The simpler and clearer the steps to protect ourselves from the novel coronavirus look, the more complicated and socially inapplicable they prove to be.
Social distancing is not observed, crowding has returned, masks seem to be used only by the overly cautious, and while antiseptics remain in use, they are not enough to save the situation.
A month ago, the problem was limited to beach bars and beaches. Authorities imposed fines which might have reduced the uncontrolled tendency to violate any restrictive measures and protocols.
And then tourists began to arrive, infections began to rise and experts were worried, while yesterday authorities announced additional measures mainly for tourists arriving by car from neighboring Balkan countries. Instead of limiting the risks, they seem to be increasing.
The problem is not just with foreign tourists. Despite the publicity that local outbreaks have received, various festivals are still being organized in some parts of Greece. A few days ago, one was held in Aliartos and recently there was another one in Kozani, and infectious disease specialists appear very worried. Some are calling for festivals to be banned this year, and it is clear that mayors and local government bear a large share of responsibility for the issue.
And what are we left with once all the “musts” and “shoulds” have been exhausted, along with the strictness of the instructions issued by government officials and experts? What can limit the apparent relaxation in attitudes that is followed by repeated warnings? The unknown Covid-19 and its persistent presence around the world leaves no room for complacency.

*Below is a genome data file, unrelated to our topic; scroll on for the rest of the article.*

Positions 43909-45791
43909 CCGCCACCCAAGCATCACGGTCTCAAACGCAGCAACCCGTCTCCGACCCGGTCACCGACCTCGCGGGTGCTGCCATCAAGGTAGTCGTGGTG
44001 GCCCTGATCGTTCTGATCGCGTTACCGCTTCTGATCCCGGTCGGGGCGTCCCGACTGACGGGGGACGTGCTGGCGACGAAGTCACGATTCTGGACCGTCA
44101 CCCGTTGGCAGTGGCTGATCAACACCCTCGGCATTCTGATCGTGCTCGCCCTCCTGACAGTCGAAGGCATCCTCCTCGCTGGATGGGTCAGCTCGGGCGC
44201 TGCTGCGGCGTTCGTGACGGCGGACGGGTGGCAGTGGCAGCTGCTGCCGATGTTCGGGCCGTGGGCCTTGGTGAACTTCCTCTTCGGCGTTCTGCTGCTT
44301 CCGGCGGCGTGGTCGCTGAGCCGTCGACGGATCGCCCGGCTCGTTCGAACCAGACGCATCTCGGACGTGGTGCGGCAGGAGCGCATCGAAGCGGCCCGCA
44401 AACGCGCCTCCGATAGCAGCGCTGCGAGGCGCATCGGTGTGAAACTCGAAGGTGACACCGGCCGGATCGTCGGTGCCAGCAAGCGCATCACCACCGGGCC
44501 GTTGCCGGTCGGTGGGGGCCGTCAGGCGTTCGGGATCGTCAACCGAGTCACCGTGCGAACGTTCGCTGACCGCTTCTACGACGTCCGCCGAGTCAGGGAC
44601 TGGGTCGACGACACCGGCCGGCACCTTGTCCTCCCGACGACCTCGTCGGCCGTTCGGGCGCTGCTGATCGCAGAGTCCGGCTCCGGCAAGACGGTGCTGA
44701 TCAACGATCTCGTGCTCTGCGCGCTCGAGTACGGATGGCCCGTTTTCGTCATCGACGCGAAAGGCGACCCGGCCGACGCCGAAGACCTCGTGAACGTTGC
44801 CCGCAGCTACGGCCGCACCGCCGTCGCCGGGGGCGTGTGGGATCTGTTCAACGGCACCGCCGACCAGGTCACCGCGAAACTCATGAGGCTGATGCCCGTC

We had to reach this phase of the pandemic, with the lifting of the bans, to see that the concept of individual responsibility had been overestimated. Superlatives have been exhausted and people are left with their personal assessments of how to face the risks. They filter and adapt each bit of information according to their strengths and needs.
In other words, people listen to what serves them and interpret the instructions as they wish, from the use of masks to the opening of festivals.
The coronavirus does not only test the national health system but also people’s maturity, the cohesion of societies, and people’s ability to exert self-control. Trust in experts and institutions does not absolve us of our individual responsibility.